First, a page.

Marti Brust joined UMB Private Wealth Management in 2006. As senior vice president and wealth advisor for the Colorado Investment and Wealth Management department, she works with high net worth individuals and not-for-profit organizations in the areas of investment, retirement, education and estate planning. Ms. Brust earned a Bachelor of Arts in Journalism with an emphasis in Public Relations from the University of Central Oklahoma. She has obtained the Certified Wealth Strategist designation and holds a state insurance and FINRA Series 7 and 66 licenses.

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Do you need a wealth advisor?

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Do you need a wealth advisor (also known as financial planner)? You might think that only the very wealthy need this type of expert advice. If you’re interested in investing, whether it’s for retirement, education or to leave a legacy, it is recommended that you work with a financial planning professional.

Whether it’s your first time talking to a financial planning professional or your 10th, you want to ensure your advisor is taking the time to ask the sometimes difficult questions to plan the best future for you.

Basic financial planning questions

Most customers focus on questions like:

  • Will I have enough to retire?
  • Will my children’s education be taken care of?
  • What if I get sick?

These are important topics to cover, but an in-depth financial/estate planning will include more than these basic questions.

Do I need a trust?

One question you should ask is, “Do I need a trust?” A trust is a legal agreement that allows you to transfer assets to a trustee. A trust can be used for various reasons including to:

  • manage assets
  • protect assets
  • facilitate charitable gifts
  • transfer of monetary assets or property

If the answer is yes, your advisor should assist you with making sure your assets are titled appropriately, or given the correct ownership recognition. You wouldn’t want to spend several thousand dollars for an attorney to prepare a trust document, only to find out that the assets aren’t titled appropriately. If so, the trust doesn’t get funded and your estate plan isn’t carried out to your intentions.

What about insurance?

Your advisor should also discuss the topic of insurance with you. Customers and advisors sometimes avoid this question, as it can be an uncomfortable conversation. Most insurance is used in the case of a disaster, accident, illness or death, and these are not pleasant subjects to discuss. You want an advisor who will understand the sensitivities of these topics, but will not avoid the subject. Insurance is an important part of a financial plan and it can be helpful to your family’s future.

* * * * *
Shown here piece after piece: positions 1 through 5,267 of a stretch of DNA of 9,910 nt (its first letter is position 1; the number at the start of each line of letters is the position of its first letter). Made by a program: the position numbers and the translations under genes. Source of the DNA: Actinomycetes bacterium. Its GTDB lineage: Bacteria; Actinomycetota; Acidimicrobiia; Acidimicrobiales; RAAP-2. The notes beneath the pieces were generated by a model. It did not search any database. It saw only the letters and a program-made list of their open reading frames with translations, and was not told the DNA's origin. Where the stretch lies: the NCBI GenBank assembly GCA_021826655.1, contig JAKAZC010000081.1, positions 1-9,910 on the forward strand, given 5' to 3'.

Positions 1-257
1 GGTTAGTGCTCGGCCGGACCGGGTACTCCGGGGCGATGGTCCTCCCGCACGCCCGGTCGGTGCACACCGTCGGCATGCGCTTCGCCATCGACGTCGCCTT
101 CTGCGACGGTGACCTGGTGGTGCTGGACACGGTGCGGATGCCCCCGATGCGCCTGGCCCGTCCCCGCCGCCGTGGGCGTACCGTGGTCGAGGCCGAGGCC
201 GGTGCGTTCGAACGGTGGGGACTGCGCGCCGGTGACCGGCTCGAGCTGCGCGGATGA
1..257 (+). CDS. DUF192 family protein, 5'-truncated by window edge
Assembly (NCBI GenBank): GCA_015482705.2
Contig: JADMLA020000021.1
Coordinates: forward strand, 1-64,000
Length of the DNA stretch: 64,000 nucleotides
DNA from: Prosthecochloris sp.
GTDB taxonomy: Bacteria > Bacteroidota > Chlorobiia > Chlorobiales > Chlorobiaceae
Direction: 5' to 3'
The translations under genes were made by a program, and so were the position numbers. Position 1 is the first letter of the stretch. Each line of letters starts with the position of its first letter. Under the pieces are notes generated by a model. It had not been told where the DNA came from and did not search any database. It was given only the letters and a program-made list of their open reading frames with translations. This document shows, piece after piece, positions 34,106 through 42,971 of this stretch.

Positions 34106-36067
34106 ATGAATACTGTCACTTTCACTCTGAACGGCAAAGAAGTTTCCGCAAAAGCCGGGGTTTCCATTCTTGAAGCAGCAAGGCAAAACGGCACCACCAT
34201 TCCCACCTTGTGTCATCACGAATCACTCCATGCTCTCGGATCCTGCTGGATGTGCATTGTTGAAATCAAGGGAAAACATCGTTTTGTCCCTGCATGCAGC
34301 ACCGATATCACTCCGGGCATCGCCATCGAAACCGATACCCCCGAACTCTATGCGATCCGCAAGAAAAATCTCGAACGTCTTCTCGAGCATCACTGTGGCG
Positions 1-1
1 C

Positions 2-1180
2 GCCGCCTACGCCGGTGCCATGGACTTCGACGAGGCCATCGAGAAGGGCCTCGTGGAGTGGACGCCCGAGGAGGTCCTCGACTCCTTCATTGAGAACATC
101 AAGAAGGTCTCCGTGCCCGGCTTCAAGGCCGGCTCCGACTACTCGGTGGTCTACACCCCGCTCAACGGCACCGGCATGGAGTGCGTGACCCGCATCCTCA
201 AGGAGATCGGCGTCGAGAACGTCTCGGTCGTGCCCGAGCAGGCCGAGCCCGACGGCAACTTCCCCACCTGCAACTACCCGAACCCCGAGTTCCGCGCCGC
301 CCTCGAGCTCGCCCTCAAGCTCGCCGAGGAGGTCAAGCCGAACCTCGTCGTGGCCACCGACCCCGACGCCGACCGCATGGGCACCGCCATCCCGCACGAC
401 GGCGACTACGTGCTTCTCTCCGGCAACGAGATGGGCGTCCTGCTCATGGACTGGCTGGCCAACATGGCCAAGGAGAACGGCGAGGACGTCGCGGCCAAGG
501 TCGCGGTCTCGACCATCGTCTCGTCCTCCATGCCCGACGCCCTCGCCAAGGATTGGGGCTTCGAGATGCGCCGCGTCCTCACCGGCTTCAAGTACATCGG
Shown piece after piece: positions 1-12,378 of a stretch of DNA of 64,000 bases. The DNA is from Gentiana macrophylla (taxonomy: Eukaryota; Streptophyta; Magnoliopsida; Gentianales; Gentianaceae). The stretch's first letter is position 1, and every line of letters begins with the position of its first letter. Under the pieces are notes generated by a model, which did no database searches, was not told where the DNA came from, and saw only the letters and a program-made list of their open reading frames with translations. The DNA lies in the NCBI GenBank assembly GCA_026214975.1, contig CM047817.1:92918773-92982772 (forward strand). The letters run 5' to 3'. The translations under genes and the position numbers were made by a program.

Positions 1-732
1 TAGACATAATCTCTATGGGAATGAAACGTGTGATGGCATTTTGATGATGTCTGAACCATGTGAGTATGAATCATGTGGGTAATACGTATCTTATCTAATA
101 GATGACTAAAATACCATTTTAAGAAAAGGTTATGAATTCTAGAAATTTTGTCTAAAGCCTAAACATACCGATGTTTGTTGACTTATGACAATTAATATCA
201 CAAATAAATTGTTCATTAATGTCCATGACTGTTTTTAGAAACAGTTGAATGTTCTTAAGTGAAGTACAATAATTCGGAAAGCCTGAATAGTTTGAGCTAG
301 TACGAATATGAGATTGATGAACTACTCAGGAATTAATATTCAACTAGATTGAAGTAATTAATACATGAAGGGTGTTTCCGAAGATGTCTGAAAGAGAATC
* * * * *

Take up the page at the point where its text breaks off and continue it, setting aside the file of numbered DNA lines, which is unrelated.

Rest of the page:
Building relationships

You should look for an advisor who will build a relationship with you. If they work to create more than a business partnership, it’s likely there will be more open dialogue between you both. Advisors who are thorough in their work and ask the hard questions will be able to build a solid financial/estate plan for you, your family and their future generations.

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When you click links marked with the “‡” symbol, you will leave UMB’s website and go to websites that are not controlled by or affiliated with UMB. We have provided these links for your convenience. However, we do not endorse or guarantee any products or services you may view on other sites. Other websites may not follow the same privacy policies and security procedures that UMB does, so please review their policies and procedures carefully.

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UMB Financial Corporation (Nasdaq: UMBF) is a financial services holding company headquartered in Kansas City, Mo., offering complete banking, payment solutions, asset servicing and institutional investment management to customers. UMB operates banking and wealth management centers throughout Missouri, Illinois, Colorado, Kansas, Oklahoma, Nebraska and Arizona. It also has a loan production office in Texas. Subsidiaries of the holding company include mutual fund and alternative investment services groups, single-purpose companies that deal with brokerage services and insurance, and a registered investment advisor that manages the company's proprietary mutual funds and investment advisory accounts for institutional customers.